As part of a proof in complex analysis, I have encountered a claim that is presented as evident but that I don't understand and don't know how to prove. We have a function $h(z)$, and have just defined $L(z)=\log h(z)$, for reasons unclear as it doesn't seem like it is used later on in the proof. Right after this definition, comes this statement:

Since $h(z)$ has no zeroes, $L$ is an entire function, and it holds that $|Re\ h(z)|\leq\log M(r,h)$.

In this discussion, we consider:


I wonder whether there is a typo and the author actually meant $|Re\ L(z)|\leq M(r,h)$. My attempt at trying to prove the claim is the following:

$$M(r,h)=\underset{|z|=r}{max}|h(z)|=\underset{|z|=r}{max}\sqrt{[Re\ h(z)]^2+[Im\ h(z)]^2}\geq\underset{|z|=r}{max}|Re\ h(z)|\geq |Re\ h(z)|,$$

$$\forall z: |z|\leq r$$

So, I have proven that $|Re\ h(z)|\leq M(r,h)$. But how to get the desired result from here? We have that $\log M(r,h)\leq M(r,h)$, not the other way around.

Any help or insights into this mystery would be greatly appreciated!


We are trying to prove that if a meromorphic function $f(z)$ satisfies the following relation:

$$\liminf_{r\to\infty}\dfrac{T(r,f)}{\log r}<\infty$$

then $f(z)$ is a rational function.

The outline of the proof is as follows. According to the first fundamental theorem of Nevanlinna, $f$ can only have a finite number of zeros ($a_1,...,a_M$) and poles ($b_1,...,b_N$). Then, $R(z)$ is a rational function with the same zeros and poles as $f(z)$ and h(z) is a meromorphic function without zeros that are not poles, that is, an analytic function without zeros, which will be rational if and only if $f(z)$ is rational:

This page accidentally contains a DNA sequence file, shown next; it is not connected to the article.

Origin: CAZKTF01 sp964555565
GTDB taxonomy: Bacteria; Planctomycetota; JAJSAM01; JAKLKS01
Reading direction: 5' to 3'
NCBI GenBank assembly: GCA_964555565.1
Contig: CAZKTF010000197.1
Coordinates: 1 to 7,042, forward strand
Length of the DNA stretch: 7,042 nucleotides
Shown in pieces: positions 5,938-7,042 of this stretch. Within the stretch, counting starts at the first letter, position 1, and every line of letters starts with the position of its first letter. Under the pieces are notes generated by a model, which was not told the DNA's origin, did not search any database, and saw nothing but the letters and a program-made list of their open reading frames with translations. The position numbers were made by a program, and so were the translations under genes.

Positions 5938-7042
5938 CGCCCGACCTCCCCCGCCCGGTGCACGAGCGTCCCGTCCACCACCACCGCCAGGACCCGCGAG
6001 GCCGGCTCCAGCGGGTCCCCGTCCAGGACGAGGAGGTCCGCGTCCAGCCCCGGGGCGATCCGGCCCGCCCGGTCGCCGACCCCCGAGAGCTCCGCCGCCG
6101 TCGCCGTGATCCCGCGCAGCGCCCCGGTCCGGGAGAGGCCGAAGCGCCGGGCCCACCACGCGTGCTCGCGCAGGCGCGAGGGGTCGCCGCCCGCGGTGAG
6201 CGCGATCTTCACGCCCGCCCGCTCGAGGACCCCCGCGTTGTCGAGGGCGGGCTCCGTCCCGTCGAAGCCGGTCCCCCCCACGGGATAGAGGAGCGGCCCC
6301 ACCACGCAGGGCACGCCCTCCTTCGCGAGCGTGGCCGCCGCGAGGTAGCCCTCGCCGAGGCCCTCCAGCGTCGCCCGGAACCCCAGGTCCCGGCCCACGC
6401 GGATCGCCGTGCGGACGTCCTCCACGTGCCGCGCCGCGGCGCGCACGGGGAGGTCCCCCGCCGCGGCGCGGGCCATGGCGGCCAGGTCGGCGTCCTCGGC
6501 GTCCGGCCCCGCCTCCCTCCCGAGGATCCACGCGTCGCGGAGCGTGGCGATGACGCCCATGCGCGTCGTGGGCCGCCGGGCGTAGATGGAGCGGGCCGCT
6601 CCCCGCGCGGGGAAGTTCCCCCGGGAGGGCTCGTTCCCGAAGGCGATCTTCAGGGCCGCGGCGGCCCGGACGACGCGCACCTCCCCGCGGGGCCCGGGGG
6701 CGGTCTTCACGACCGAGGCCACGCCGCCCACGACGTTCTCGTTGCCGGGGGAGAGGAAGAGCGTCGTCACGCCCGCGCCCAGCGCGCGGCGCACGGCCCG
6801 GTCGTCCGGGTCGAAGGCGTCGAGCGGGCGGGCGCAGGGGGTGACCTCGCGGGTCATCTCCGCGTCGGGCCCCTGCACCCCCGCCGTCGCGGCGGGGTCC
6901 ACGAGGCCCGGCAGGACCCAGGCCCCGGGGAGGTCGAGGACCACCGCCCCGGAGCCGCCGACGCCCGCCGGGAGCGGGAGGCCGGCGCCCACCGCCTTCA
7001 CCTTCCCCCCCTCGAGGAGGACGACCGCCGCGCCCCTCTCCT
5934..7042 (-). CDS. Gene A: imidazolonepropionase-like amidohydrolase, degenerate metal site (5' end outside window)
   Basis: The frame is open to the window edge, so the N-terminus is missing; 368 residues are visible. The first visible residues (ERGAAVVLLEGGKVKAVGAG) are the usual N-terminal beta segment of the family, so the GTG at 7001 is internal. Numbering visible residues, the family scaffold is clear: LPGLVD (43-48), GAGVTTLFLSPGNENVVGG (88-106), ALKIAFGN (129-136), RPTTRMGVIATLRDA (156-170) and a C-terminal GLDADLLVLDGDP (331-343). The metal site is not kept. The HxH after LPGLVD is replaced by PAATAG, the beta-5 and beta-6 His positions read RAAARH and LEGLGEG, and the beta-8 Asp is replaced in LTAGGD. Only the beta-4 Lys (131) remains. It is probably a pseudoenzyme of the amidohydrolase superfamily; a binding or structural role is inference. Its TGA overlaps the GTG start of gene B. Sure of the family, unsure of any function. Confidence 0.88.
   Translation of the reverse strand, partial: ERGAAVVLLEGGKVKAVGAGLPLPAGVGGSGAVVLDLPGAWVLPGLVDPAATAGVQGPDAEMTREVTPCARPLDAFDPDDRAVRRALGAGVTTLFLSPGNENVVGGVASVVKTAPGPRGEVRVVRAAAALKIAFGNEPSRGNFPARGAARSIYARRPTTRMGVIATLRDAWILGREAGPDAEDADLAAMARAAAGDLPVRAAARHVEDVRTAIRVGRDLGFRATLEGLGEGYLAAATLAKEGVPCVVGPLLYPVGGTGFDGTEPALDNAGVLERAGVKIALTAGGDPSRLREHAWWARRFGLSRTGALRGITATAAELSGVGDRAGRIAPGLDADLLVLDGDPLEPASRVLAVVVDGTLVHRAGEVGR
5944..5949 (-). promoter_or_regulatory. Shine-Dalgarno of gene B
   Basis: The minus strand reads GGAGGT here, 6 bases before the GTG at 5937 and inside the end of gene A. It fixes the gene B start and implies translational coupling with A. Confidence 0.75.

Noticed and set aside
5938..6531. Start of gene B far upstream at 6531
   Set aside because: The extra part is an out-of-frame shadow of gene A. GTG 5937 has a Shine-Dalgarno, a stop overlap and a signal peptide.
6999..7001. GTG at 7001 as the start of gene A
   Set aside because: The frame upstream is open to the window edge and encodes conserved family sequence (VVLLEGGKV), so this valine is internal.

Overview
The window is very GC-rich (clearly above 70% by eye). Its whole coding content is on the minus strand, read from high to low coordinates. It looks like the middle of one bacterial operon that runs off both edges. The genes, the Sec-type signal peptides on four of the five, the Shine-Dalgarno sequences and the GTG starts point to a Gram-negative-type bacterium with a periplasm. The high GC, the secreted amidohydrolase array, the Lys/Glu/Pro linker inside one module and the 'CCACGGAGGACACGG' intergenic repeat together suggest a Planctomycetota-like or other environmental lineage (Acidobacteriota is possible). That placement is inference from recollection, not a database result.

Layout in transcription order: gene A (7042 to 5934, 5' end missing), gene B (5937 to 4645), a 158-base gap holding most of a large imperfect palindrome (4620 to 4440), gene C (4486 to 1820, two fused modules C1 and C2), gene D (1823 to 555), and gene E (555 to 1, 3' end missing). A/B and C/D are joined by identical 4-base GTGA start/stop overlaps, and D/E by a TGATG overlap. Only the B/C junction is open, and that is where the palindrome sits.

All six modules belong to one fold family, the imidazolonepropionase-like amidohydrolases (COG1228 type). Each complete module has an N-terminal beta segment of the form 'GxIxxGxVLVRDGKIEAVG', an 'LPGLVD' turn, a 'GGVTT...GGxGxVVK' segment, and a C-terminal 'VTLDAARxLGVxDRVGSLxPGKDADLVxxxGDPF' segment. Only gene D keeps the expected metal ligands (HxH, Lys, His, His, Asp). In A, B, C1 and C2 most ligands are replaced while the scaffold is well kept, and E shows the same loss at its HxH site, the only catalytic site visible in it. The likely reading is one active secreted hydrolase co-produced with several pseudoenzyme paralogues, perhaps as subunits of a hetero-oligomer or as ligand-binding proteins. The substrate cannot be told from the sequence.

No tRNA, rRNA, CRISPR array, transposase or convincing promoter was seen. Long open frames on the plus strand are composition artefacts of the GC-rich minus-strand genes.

Using the Jensen-Poisson formula and several other results, we can prove that:

$$\liminf_{r\to\infty}\dfrac{\log M(r,h)}{\log r}=\liminf_{r\to\infty}\dfrac{T(r,h)}{\log r}<\infty$$

On the other hand, the function $L(z)=\log h(z)$ is analytical and uniform in the complex plane, and therefore is an entire function, since $h$ has no zeros. Moreover,

$$|Re\ h(z)|\leq\log M(r,h)$$

which means we can conclude

$$\liminf_{r\to\infty}\dfrac{Re\ h}{\log r}<\infty$$

and so, according to the generalized Liouville's Theorem, $h(z)$ is a constant functions, thus proving that $f(z)$ is rational.

  • $\begingroup$ $|Re\ h(z)|\leq\log M(r,h)$ is surely wrong. Can you show more context how this inequality is used? That might help to recognize what the author actually meant. $\endgroup$
    – Martin R
    Commented Feb 2 at 12:17
  • 1
    $\begingroup$ @MartinR I added a sketch of the proof where the author introduces his strange claim. I agree that surely there must be a typo, but I can't fully understand which one or how he concludes the proof. I tried to summarize the proof as much as possible, skipping details that didn't seem necesarry to elucidate what is going on... $\endgroup$ Commented Feb 2 at 13:51
  • $\begingroup$ What exactly is the “generalized Liouville's Theorem” that you are referring to? $\endgroup$
    – Martin R
    Commented Feb 2 at 14:10
  • $\begingroup$ Apparently the last statement should be $\liminf_{r\to\infty}\dfrac{\max_{|z|=r}Re\ L(z)}{\log r}<\infty$. $\endgroup$
    – Martin R
    Commented Feb 2 at 14:13
  • $\begingroup$ @MartinR The generalized Liouville's theorem states, according to these notes, that if an entire function $g(z)$ satisfies $\liminf_{r\to\infty} \frac{Re\ g(z)}{\log r}<\infty$, then $g$ is constant. $\endgroup$ Commented Feb 2 at 16:20

1 Answer 1


$|\operatorname{Re} h(z)|\leq\log M(r,h)$ is definitely wrong, as the example $h(z) = e^z$ shows: For $z = r > 0$ is $$ |\operatorname{Re} h(z)| = e^r > r = \log M(r,h) \, . $$

The proof should go as follows: $h$ is an entire function without zeros, so $h(z) = e^{L(z)}$ with an entire function $L$. Then $$ |h(z)| = e^{\operatorname{Re} L(z)} \\ \implies \log |h(z)| = \operatorname{Re} L(z) \\ \implies \log M(r, h) = \max_{|z|=r} \operatorname{Re} L(z) \, . $$ Then $$ \liminf_{r \to \infty} \frac{\max_{|z|=r} \operatorname{Re} L(z)}{\log r} =\liminf_{r \to \infty} \frac{\log M(r,h)}{\log r} < \infty \, . $$ It follows that $L$ is constant, say $L(z) = C \in \Bbb C$. Then $h(z) = e^C$ is also constant, and $f(z) = e^C \cdot R(z)$ is a rational function.


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